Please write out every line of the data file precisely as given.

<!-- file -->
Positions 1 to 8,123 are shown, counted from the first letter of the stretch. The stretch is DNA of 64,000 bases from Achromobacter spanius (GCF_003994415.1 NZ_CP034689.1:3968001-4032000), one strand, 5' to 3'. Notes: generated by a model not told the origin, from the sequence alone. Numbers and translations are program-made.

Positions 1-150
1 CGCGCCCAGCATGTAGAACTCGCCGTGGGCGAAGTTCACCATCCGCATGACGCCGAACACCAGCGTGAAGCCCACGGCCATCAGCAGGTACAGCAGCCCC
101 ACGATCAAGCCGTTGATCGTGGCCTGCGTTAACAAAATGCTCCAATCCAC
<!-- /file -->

Positions 1 to 8,123 are shown, counted from the first letter of the stretch. The stretch is DNA of 64,000 bases from Achromobacter spanius (GCF_003994415.1 NZ_CP034689.1:3968001-4032000), one strand, 5' to 3'. Notes: generated by a model not told the origin, from the sequence alone. Numbers and translations are program-made.

Positions 1-150
1 CGCGCCCAGCATGTAGAACTCGCCGTGGGCGAAGTTCACCATCCGCATGACGCCGAACACCAGCGTGAAGCCCACGGCCATCAGCAGGTACAGCAGCCCC
101 ACGATCAAGCCGTTGATCGTGGCCTGCGTTAACAAAATGCTCCAATCCAC